Mollis, Rev. M. L., thus writes of himself:—"I was born in Russia of Jewish parents, and in the heart of Talmudical study, zeal for traditional observances, and great orthodoxy. My education was therefore thoroughly Jewish, and I sincerely and firmly believed in all I was taught, both at home and in school, as being the commandments of God, and that in the keeping of them there was great reward.

"Thus far a good foundation was laid, in which I gloried and thanked God that I was born a Jew and well brought up and instructed in the holy law of God and the prophets, and, moreover, in the Oral Law and the teaching of the wise men in Israel.

"I may also add here that I was likewise taught several modern languages, and received a fair secular education. For this I have to thank several members of my family at home, who cherished some higher plans in reference to my future career. My father and mother were dead, and it had been their desire that I should learn the banking business when I was old enough. This was not to my taste, and after trying it for awhile, I left home, and went first to Odessa and then to Roumania to visit my uncle. I did not stop very long with him, but left the country and went eastward.

"It was during my travels abroad that I first came into contact with Jewish missionaries, and heard of Jesus Christ. I had not read the New Testament before, or even heard of such a book, as far as I can[368] now remember. I was therefore perfectly ignorant of Christianity, and knew nothing of the Gospel. Of course, I heard at home of Russian and Roman Catholic Christianity, but I was a Jew and forbidden to enquire into their religion, or to read their books. One thing, however, I remember, made some impression upon me, and that occurred when I was in Odessa. I saw there some Germans who were Lutherans, and noticed how different they were in their lives and manners from other people around them, but I never enquired where the change came from. And so it was at first when I heard of the missionaries, for I really did not quite know their religion and what they were teaching. I went one day out of curiosity to hear one of them read and expound some chapters on Isaiah the prophet. But when the reader asserted that Jesus Christ was the true Messiah, I felt indignant and strongly opposed him. It was an insult, I thought, to suppose that the Jews were in error in regard to Jesus of Nazareth, that the Christians were right, and that our holy religion was inferior to Christianity. I visited, however, the missionary several times afterwards, and argued with him. In the meantime the New Testament was put into my hands, and I was requested to read it. I did so, but I did not relish it, because of the Deity ascribed therein to Jesus Christ. This was the crucial point with me at the time. Still, I continued to read the New Testament; but, I confess it with shame, I often threw the book away from me, or dropped it down on the ground.[369]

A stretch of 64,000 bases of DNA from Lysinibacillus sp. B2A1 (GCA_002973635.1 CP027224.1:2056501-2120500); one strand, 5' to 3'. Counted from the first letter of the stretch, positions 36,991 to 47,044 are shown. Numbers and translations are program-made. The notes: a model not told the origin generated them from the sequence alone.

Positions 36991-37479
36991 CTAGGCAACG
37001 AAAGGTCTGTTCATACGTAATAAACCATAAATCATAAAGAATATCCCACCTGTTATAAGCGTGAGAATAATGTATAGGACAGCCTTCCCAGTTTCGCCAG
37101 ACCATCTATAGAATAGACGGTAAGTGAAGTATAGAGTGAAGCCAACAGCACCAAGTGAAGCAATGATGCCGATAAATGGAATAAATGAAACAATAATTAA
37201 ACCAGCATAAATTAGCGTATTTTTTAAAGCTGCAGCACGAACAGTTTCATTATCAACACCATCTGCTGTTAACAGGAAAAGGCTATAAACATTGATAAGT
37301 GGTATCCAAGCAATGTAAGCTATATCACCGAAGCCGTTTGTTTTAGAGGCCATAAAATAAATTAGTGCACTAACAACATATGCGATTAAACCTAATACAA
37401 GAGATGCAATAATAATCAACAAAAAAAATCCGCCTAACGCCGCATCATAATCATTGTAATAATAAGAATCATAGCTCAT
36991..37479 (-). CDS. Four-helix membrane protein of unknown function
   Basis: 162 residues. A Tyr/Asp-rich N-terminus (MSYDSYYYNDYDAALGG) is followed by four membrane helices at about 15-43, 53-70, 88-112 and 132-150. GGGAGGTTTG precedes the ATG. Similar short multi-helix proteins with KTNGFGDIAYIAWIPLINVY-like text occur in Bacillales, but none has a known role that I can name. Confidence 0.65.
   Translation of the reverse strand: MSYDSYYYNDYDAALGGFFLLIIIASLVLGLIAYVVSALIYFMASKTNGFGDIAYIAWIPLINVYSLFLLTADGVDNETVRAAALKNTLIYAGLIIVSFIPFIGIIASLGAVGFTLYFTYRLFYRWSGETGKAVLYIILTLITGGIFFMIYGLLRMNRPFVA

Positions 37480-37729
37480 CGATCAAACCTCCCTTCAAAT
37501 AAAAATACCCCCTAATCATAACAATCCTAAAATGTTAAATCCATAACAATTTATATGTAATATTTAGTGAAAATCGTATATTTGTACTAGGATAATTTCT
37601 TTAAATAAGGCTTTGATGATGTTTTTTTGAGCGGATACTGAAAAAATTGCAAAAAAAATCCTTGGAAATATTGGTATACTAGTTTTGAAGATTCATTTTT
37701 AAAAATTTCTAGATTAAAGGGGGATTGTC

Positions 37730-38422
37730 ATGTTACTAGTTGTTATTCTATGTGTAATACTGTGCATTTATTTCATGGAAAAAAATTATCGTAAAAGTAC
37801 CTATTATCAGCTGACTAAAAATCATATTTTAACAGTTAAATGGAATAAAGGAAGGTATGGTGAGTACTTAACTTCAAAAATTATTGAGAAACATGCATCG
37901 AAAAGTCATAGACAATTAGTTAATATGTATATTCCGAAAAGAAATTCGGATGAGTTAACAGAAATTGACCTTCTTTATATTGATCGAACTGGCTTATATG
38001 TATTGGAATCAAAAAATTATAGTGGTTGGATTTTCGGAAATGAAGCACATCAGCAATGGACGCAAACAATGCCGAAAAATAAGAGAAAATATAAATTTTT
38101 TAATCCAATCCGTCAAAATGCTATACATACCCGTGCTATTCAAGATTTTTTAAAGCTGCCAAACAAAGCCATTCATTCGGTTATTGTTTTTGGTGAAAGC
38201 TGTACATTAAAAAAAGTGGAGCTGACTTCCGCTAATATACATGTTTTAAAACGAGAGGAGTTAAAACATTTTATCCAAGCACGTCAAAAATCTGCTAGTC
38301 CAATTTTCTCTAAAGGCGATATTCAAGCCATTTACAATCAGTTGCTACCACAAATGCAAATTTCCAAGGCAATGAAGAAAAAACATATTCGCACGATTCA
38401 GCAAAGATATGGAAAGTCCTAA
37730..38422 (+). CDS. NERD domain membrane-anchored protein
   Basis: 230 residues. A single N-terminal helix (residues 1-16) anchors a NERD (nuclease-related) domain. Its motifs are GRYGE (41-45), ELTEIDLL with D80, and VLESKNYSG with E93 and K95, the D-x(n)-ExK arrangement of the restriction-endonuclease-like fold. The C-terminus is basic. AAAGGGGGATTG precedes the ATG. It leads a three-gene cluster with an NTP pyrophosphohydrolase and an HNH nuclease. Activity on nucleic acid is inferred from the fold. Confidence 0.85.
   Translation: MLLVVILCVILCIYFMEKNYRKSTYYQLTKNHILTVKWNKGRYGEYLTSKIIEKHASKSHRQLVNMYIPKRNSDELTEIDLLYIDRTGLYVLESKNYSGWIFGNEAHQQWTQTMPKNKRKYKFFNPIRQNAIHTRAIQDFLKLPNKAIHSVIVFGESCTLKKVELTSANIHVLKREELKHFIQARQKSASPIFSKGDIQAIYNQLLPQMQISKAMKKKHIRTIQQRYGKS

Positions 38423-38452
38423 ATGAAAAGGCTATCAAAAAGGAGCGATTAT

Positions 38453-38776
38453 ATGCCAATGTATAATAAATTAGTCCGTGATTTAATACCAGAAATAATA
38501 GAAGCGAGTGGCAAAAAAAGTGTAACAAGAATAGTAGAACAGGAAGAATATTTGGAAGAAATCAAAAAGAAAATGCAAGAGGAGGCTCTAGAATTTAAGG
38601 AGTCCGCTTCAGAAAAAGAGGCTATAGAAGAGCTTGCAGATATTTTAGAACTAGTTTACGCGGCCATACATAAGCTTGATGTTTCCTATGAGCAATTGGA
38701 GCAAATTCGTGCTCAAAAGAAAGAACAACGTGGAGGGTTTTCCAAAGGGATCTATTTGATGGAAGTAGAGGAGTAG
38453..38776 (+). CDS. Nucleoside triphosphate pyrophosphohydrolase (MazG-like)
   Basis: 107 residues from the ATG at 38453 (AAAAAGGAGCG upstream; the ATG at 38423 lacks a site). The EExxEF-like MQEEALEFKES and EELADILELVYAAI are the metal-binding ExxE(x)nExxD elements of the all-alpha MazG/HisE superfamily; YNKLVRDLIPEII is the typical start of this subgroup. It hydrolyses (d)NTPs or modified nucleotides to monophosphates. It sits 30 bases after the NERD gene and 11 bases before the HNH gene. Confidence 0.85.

"Thus for two years the struggle went on, but I searched the Scriptures earnestly and diligently, and besought the Lord to help me, until, by the grace of God, I found the truth, and Jesus Christ was revealed unto me as the suffering, despised and crucified Messiah, who endured all for my sins, for the sins of my nation and of the whole world. The change that came upon me was indeed great; my pride vanished, my dislike of Christ disappeared, all opposition to the truth ceased, and I felt a wonderful love to Him who first loved me, and who gave Himself for me.

"I can only speak of it now as a new creation. But it was the view of Jesus Christ upon the Cross which melted my heart. I cannot explain it in words, but it was a reality, and held me fast and absorbed all my thoughts until I could almost realize the words of the prophet Zechariah, 'And they shall look upon Me whom they have pierced and mourn.' And I did mourn too!